Earthquake News

New Laboratory Findings on the Effect of Rock Roughness on Earthquake Aftershocks

Scientists' laboratory tests have revealed that the degree of roughness of the rocks rubbing against one another in a fault zone may be a significant factor in the generation of aftershocks following an earthquake event. Goebel et al. just published a paper in Geophysical Research Letters outlining the findings.

The researchers pressed granite cylinders with fractures of various roughness to represent sliding motions along a fault. They used acoustic emission wave measurements to take high resolution measurements of the ensuing seismic disturbances. The main slides, foreshocks, and aftershocks in the models matched the spacing and timing of the actual Southern California earthquakes.

Greater fracture roughness resulted in less movement along the fracture during the main slip event but more aftershocks, according to the researchers, whereas smoother fractures resulted in more slip but fewer aftershocks. These results indicate that the production of aftershocks following a major earthquake event may be significantly influenced by fault surface roughness in nature.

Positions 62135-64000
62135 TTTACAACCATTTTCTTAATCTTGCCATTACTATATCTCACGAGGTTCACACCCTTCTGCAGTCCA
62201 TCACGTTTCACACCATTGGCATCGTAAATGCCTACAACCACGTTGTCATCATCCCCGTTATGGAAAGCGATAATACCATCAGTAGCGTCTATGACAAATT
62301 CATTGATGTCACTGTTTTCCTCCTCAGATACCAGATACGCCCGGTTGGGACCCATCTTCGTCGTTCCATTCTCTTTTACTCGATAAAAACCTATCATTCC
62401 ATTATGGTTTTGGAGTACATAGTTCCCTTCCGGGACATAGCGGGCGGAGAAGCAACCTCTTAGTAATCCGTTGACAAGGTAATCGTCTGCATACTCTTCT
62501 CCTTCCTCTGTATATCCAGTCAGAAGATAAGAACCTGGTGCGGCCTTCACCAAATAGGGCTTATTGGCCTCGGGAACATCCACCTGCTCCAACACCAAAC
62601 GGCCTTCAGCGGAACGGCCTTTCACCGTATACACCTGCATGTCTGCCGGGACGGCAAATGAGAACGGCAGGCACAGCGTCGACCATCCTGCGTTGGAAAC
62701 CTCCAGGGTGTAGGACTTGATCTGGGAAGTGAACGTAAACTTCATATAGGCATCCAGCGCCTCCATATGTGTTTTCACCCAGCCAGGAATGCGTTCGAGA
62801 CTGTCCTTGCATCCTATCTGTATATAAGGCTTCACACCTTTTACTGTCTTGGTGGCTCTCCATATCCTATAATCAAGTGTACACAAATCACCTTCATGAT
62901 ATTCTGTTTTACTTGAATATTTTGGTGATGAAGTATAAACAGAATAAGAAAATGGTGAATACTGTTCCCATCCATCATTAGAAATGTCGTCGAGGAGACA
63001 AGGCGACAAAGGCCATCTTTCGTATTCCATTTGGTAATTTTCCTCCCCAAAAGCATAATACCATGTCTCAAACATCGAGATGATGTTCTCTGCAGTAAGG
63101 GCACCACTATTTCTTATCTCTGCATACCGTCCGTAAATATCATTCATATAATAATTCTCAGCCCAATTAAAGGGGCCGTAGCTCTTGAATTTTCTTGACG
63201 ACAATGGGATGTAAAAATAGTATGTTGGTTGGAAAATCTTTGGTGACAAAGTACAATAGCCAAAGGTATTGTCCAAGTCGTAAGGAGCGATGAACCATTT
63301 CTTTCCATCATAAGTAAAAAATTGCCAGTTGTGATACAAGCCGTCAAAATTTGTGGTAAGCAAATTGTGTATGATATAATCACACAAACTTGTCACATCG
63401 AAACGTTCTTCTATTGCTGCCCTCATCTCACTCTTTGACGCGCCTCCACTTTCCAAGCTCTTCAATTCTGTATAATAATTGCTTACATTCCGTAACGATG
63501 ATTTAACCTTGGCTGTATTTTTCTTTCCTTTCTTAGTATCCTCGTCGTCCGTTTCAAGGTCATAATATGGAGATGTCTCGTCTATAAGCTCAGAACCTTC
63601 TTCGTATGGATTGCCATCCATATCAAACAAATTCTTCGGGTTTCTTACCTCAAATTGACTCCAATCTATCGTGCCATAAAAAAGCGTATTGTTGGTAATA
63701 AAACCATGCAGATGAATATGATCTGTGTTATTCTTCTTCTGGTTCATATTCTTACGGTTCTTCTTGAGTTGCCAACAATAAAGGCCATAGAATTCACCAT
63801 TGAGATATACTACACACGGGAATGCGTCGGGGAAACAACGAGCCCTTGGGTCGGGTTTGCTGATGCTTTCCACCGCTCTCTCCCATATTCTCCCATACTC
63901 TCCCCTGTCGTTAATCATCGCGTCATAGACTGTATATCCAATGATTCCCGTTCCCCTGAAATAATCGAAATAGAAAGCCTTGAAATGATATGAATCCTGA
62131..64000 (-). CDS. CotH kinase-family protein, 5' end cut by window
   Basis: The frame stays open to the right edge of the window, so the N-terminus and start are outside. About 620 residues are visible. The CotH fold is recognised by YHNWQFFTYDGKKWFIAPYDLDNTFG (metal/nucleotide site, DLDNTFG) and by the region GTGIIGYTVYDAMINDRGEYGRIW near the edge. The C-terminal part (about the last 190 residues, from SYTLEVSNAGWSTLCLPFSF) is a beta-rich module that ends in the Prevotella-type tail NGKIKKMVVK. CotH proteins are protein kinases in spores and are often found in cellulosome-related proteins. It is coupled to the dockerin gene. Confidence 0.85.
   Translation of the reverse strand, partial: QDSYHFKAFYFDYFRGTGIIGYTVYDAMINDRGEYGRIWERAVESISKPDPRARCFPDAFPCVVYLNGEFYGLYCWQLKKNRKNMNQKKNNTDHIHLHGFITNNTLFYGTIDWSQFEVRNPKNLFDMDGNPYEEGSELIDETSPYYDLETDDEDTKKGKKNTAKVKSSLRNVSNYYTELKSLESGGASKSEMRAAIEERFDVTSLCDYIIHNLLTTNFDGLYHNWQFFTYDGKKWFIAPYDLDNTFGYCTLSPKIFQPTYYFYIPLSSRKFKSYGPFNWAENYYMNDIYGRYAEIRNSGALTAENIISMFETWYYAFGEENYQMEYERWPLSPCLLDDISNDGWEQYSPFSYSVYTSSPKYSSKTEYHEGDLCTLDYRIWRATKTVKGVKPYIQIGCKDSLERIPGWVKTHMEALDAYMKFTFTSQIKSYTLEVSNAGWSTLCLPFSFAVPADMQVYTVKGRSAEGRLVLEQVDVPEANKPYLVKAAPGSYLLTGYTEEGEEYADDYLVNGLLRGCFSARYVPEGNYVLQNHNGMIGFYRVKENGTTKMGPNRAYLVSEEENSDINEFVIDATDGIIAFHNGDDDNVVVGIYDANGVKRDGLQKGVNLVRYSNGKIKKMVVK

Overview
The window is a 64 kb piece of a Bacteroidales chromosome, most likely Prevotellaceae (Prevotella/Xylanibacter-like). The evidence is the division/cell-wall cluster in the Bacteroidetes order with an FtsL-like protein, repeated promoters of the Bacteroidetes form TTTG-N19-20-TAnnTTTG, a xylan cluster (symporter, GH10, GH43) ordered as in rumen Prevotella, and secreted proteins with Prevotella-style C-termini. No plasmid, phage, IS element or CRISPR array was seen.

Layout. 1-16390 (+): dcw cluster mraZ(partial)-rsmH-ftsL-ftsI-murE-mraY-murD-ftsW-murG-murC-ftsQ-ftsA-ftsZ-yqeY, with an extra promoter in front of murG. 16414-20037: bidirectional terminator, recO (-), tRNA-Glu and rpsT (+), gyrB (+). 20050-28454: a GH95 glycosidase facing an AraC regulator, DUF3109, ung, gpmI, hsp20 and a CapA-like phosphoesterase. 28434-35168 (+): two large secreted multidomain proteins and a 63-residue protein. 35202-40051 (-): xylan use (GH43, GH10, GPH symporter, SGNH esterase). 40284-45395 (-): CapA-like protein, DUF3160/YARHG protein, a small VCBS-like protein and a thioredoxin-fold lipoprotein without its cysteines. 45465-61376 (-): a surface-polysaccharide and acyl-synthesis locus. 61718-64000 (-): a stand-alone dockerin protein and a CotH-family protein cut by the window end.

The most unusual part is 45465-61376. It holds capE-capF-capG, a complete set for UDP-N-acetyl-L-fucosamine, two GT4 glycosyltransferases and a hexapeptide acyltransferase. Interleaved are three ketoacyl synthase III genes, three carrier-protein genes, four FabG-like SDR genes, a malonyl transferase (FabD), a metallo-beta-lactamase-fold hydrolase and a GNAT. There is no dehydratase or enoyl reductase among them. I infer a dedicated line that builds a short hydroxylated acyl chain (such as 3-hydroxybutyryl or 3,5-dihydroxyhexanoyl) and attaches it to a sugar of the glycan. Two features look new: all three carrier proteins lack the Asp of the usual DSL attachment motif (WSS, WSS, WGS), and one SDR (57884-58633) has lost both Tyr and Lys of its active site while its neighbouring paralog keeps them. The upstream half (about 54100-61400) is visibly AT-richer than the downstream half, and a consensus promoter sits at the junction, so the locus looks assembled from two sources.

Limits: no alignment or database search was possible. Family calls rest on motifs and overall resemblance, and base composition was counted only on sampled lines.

The findings may aid in quantifying seismic threats and advances our knowledge of earthquake dynamics. Scientists may be better able to forecast the likelihood of aftershocks and their possible damage on infrastructure and communities by untangling the elements that contribute to shaking sequences.

Credits belong to science writer Sarah Stanley. Geophysical Research Letters, 2023. Available at: https://doi.org/10.1029/2022GL101241, 2023.

Ready to retrofit?

Let’s make your home safer

Get a professional evaluation

Call 206-352-5644

Sound Seismic
7543 15th Avenue NW
Seattle, WA 98117

Contractor's license # SOUNDSL836ND

© 2024 Sound Seismic
Seattle Website Design